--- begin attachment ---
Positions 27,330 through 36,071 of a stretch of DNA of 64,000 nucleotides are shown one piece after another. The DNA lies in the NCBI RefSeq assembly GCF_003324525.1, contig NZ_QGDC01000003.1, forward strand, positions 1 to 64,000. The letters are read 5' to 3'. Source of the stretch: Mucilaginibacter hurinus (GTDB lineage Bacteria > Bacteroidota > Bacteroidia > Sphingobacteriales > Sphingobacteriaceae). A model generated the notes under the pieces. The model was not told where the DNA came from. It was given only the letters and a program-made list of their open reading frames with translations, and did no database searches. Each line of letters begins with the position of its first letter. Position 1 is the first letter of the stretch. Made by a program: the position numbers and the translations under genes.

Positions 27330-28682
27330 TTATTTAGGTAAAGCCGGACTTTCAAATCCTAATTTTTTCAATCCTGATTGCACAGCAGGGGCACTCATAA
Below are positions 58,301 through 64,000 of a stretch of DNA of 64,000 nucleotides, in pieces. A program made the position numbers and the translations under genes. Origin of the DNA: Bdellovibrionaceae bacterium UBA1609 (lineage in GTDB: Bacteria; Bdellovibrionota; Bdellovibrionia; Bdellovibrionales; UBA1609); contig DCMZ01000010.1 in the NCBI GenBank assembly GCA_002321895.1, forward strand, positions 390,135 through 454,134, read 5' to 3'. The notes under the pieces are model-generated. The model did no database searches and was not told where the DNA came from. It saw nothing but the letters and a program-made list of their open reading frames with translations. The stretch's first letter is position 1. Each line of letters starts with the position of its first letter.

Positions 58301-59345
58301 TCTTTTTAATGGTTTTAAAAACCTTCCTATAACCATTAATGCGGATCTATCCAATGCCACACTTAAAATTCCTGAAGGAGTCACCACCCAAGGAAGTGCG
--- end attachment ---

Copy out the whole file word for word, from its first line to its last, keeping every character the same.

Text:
Positions 27,330 through 36,071 of a stretch of DNA of 64,000 nucleotides are shown one piece after another. The DNA lies in the NCBI RefSeq assembly GCF_003324525.1, contig NZ_QGDC01000003.1, forward strand, positions 1 to 64,000. The letters are read 5' to 3'. Source of the stretch: Mucilaginibacter hurinus (GTDB lineage Bacteria > Bacteroidota > Bacteroidia > Sphingobacteriales > Sphingobacteriaceae). A model generated the notes under the pieces. The model was not told where the DNA came from. It was given only the letters and a program-made list of their open reading frames with translations, and did no database searches. Each line of letters begins with the position of its first letter. Position 1 is the first letter of the stretch. Made by a program: the position numbers and the translations under genes.

Positions 27330-28682
27330 TTATTTAGGTAAAGCCGGACTTTCAAATCCTAATTTTTTCAATCCTGATTGCACAGCAGGGGCACTCATAA
Below are positions 58,301 through 64,000 of a stretch of DNA of 64,000 nucleotides, in pieces. A program made the position numbers and the translations under genes. Origin of the DNA: Bdellovibrionaceae bacterium UBA1609 (lineage in GTDB: Bacteria; Bdellovibrionota; Bdellovibrionia; Bdellovibrionales; UBA1609); contig DCMZ01000010.1 in the NCBI GenBank assembly GCA_002321895.1, forward strand, positions 390,135 through 454,134, read 5' to 3'. The notes under the pieces are model-generated. The model did no database searches and was not told where the DNA came from. It saw nothing but the letters and a program-made list of their open reading frames with translations. The stretch's first letter is position 1. Each line of letters starts with the position of its first letter.

Positions 58301-59345
58301 TCTTTTTAATGGTTTTAAAAACCTTCCTATAACCATTAATGCGGATCTATCCAATGCCACACTTAAAATTCCTGAAGGAGTCACCACCCAAGGAAGTGCG